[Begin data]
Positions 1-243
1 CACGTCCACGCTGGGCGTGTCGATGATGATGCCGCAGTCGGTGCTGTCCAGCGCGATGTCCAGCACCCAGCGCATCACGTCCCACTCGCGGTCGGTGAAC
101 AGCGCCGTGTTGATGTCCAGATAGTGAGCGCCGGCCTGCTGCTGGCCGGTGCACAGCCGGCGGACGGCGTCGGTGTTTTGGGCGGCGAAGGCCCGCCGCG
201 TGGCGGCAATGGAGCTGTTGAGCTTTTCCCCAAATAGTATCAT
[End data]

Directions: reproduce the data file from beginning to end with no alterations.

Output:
Positions 1-243
1 CACGTCCACGCTGGGCGTGTCGATGATGATGCCGCAGTCGGTGCTGTCCAGCGCGATGTCCAGCACCCAGCGCATCACGTCCCACTCGCGGTCGGTGAAC
101 AGCGCCGTGTTGATGTCCAGATAGTGAGCGCCGGCCTGCTGCTGGCCGGTGCACAGCCGGCGGACGGCGTCGGTGTTTTGGGCGGCGAAGGCCCGCCGCG
201 TGGCGGCAATGGAGCTGTTGAGCTTTTCCCCAAATAGTATCAT